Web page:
A Monument raised to perpetuate the memory of the battle of Aljubarrota.
It was built at the end of the 14th century with patronage from King João I, The Dominican Monastery of Batalha is the most significant testimony to the Portuguese Gothic style. This vast complex, which is also a royal pantheon, is an excellent example of the evolution of medieval architecture up to the 16th century, from the innovative experience of the late Gothic to the Manueline decorative exuberance.
Located at the centre of the town of Batalha, the monastery of Saint Mary of the Victory, also known as Monastery of Batalha, was built in fulfilment of a vow made by King D. João I in gratitude for his victory at the battle of Aljubarrota on 14 August 1385. This conquest would grant him the throne and the independence of Portugal.Works proceeded for 150 years as the monastery went through different stages of construction. This is the reason why predominantly Gothic Manueline solutions coexist with Renaissance influences. The initial project was considerably changed so as to evolve into a vast monastic complex including one church, two cloisters with annexes and two royal pantheons, the Founder’s Chapel and the Imperfect Chapels. King D. João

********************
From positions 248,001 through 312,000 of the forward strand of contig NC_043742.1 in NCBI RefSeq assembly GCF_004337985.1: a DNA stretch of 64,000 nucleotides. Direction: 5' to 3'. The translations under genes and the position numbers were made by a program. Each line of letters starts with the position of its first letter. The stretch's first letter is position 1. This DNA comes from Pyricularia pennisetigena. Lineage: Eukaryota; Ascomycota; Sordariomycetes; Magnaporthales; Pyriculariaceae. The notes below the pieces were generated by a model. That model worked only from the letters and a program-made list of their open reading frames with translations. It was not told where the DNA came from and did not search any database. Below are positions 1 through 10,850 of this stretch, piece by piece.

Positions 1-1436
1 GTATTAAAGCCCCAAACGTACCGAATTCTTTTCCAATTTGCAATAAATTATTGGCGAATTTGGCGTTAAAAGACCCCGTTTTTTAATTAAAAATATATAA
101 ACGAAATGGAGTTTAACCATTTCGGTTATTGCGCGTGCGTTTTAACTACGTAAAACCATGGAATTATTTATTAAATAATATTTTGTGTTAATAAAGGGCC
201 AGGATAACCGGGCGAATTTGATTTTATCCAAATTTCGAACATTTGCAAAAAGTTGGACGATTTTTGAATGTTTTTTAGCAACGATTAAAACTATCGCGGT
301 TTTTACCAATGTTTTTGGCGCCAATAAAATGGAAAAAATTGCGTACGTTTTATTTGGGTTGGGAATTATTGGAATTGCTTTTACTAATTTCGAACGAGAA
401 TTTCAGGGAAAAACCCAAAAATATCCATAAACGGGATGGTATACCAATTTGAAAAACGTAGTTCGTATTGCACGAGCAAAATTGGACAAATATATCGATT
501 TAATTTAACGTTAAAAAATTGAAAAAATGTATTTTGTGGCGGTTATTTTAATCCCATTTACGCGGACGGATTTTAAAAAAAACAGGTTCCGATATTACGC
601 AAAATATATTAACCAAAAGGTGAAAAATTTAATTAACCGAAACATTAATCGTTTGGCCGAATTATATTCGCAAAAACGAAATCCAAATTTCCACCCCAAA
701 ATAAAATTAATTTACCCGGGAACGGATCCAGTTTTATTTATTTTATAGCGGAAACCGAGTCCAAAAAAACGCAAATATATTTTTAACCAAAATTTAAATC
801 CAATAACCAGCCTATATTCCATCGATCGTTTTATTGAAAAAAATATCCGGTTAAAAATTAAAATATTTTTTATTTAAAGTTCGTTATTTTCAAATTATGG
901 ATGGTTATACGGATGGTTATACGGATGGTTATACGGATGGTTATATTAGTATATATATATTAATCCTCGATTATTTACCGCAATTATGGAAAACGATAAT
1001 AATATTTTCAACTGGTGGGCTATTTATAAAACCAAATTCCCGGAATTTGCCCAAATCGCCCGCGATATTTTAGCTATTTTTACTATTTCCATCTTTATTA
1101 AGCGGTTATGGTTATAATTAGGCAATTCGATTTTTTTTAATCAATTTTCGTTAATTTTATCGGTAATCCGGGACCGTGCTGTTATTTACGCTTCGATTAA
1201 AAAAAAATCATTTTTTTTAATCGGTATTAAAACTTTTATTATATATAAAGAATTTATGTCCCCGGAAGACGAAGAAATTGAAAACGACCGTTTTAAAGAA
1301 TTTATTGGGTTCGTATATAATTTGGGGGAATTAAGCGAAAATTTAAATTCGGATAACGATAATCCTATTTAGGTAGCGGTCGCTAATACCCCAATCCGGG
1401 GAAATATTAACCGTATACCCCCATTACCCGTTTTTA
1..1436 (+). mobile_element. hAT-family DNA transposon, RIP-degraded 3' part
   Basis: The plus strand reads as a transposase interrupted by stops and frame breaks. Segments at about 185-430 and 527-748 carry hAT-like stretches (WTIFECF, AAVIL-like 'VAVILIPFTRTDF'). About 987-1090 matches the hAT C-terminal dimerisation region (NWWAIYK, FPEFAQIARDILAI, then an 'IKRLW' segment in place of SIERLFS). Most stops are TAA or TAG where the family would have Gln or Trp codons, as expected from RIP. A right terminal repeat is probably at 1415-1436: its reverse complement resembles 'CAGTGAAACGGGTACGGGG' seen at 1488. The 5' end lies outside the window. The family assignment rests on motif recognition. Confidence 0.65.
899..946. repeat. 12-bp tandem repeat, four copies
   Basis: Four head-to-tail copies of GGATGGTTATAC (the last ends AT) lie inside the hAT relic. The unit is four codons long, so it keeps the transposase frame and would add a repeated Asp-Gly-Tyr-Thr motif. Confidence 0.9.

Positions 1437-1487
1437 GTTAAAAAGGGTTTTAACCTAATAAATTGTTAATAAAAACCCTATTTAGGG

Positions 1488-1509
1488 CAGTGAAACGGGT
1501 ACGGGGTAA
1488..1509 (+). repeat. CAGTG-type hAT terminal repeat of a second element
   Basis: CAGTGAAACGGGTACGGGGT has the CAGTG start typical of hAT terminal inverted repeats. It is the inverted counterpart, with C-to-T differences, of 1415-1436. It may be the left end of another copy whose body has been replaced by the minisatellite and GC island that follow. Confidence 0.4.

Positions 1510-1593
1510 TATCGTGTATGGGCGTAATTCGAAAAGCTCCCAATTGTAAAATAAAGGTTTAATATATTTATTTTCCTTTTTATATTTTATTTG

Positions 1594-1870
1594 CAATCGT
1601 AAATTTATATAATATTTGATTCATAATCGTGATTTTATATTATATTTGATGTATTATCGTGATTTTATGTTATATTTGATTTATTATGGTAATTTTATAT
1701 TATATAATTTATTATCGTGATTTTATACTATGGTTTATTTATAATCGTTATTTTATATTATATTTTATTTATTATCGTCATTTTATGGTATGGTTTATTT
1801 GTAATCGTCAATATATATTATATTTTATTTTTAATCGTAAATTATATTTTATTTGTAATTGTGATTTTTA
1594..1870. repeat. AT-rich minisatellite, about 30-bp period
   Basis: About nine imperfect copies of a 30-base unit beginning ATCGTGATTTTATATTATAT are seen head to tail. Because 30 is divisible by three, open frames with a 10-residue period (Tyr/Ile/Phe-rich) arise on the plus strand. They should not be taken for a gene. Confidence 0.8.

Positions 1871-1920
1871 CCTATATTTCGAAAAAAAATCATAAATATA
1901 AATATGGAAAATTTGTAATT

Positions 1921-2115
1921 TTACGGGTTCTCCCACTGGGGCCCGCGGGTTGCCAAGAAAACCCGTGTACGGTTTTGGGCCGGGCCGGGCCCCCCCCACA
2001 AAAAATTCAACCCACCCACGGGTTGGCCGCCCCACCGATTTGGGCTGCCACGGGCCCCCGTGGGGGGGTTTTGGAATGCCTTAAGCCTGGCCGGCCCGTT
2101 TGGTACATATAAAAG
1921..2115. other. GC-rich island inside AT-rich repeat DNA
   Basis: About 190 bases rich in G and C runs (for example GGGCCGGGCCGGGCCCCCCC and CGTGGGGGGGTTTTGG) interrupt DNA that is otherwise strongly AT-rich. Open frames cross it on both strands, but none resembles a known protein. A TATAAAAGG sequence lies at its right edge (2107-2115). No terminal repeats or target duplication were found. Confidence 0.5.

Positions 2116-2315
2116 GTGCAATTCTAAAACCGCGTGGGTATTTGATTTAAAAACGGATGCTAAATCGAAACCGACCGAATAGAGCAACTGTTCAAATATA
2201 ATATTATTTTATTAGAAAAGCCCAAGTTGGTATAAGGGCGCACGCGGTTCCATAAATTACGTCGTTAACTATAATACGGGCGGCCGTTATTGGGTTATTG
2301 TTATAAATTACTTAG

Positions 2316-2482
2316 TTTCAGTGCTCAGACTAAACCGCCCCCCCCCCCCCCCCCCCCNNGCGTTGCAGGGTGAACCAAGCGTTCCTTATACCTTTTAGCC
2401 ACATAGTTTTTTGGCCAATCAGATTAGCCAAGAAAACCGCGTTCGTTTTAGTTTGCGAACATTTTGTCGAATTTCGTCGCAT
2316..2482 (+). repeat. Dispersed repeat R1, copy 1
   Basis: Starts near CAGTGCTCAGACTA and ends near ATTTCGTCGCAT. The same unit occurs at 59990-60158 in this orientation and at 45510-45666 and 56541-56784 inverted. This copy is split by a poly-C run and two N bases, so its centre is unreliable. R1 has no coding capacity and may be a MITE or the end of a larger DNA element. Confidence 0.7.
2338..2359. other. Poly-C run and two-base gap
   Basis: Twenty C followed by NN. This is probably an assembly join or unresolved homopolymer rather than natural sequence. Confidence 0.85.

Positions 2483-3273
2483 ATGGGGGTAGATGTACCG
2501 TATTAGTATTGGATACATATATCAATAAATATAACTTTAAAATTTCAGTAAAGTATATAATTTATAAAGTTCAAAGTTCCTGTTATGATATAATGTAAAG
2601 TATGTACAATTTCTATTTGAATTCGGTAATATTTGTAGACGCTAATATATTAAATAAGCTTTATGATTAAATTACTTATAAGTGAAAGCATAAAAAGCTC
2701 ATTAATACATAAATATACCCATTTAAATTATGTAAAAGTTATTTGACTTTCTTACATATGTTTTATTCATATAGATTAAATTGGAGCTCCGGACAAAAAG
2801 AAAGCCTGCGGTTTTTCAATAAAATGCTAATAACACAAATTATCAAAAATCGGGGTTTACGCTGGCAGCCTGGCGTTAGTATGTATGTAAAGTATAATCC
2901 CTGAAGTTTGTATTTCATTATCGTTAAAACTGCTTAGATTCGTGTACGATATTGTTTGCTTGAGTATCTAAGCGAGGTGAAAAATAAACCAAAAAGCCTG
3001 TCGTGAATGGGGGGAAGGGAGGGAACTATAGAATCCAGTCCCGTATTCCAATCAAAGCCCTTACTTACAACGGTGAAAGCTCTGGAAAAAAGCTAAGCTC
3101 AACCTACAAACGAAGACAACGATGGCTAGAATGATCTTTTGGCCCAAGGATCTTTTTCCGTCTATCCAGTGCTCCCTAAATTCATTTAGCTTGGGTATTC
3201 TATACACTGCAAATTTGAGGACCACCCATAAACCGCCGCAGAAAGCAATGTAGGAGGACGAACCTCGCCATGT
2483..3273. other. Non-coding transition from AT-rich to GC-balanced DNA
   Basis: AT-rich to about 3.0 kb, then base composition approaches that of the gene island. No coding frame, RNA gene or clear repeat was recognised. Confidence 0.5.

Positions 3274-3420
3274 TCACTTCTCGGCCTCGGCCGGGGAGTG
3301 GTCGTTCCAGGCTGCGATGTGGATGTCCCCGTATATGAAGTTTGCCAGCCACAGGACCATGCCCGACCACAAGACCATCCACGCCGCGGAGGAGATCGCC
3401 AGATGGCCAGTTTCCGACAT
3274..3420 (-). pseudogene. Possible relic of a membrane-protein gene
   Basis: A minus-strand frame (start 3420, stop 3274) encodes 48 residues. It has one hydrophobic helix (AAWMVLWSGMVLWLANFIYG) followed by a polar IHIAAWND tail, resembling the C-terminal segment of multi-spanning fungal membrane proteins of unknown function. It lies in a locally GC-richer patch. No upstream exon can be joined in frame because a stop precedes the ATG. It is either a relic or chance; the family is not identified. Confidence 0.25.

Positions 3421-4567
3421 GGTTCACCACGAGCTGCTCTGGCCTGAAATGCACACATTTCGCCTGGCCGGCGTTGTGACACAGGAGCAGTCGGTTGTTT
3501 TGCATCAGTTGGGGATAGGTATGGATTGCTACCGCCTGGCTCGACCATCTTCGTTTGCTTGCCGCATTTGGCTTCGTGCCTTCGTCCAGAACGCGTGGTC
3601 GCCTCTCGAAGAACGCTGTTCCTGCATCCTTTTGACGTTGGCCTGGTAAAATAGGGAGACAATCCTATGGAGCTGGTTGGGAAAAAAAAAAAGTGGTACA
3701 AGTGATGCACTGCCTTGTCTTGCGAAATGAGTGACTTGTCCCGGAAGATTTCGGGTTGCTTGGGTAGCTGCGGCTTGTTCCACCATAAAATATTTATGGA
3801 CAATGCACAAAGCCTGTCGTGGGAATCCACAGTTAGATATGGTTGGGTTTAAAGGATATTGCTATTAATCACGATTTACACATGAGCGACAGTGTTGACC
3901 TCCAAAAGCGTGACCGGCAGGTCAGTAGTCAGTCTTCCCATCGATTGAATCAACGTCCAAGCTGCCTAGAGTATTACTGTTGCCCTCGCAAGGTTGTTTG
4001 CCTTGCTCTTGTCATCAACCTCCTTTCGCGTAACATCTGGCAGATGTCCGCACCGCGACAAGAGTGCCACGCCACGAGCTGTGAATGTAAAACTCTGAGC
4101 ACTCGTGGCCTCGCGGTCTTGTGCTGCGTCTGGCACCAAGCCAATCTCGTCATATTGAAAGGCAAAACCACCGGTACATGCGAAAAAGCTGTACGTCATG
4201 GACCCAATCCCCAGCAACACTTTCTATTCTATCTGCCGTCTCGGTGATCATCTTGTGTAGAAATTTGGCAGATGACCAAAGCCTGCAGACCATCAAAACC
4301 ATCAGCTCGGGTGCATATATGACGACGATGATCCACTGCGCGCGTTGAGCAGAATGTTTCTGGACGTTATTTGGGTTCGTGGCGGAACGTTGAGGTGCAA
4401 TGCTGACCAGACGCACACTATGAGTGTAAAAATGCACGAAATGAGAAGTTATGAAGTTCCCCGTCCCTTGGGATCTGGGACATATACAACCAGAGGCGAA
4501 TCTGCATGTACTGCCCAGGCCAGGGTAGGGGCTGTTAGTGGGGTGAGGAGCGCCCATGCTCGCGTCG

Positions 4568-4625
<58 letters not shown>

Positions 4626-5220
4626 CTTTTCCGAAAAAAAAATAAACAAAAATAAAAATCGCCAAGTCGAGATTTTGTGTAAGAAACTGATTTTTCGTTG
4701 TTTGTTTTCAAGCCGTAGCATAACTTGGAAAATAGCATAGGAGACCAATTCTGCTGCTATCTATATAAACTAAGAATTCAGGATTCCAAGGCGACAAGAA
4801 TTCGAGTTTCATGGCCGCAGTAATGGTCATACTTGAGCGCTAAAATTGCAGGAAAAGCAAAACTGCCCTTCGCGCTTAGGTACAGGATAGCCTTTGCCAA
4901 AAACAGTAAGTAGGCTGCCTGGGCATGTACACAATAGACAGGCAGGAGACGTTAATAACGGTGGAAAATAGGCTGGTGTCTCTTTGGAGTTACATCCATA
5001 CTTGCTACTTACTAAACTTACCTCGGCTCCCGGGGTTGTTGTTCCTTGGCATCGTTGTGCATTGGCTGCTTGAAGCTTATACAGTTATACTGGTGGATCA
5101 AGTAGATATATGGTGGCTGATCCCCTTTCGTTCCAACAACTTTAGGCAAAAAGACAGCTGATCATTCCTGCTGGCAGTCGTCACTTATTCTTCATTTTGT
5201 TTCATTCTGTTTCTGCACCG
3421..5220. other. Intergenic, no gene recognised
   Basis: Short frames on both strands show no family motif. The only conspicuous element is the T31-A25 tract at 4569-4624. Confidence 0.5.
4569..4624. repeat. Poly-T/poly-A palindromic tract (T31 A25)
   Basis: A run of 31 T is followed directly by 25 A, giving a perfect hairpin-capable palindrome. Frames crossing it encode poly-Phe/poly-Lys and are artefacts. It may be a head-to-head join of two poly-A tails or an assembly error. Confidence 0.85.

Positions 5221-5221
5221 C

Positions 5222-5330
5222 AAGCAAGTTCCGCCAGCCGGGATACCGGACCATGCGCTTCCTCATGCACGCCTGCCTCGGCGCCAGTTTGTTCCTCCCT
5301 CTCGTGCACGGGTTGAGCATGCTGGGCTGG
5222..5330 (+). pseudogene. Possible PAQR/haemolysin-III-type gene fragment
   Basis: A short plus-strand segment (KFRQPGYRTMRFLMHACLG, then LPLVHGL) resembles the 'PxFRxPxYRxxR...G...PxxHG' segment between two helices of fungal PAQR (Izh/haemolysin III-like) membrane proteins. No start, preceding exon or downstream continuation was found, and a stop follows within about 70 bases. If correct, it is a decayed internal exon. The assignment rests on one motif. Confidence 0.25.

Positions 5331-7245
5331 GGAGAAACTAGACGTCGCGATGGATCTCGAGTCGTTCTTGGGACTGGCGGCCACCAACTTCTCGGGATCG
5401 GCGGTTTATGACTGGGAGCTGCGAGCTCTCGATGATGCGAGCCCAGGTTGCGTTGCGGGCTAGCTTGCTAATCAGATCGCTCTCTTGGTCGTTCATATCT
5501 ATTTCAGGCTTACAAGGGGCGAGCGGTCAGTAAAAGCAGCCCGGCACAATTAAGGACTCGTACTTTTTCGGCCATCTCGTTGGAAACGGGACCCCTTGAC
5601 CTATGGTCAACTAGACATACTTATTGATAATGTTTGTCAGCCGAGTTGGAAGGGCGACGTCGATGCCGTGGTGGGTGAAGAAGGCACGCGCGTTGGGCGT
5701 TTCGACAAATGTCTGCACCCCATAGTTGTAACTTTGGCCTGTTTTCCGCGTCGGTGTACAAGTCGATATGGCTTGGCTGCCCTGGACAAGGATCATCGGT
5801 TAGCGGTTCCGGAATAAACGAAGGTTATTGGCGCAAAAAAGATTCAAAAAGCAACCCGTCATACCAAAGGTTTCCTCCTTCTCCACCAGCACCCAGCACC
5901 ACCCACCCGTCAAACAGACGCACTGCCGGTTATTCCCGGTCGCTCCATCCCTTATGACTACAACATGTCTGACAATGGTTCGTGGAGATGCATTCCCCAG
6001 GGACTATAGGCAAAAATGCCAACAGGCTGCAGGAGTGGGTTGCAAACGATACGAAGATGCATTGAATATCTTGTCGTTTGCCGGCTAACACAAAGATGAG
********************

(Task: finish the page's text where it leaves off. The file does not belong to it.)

I donated the monastery to the Order of St. Dominic thanks to the good offices of Doctor João das Regras, the King’s councillor and Brother Lourenço Lampreia, his confessor. Having belonged to the Dominicans until the extinction of religious orders in 1834, the monument became then part of the Public Treasure. Today it is under the responsibility of the DGPC being a cultural, tourist and devotional space. The Monastery was designated National Monument and is inscribed on UNESCO’s World Heritage List since 1983.
Source: DGPC (www.patrimoniocultural.pt)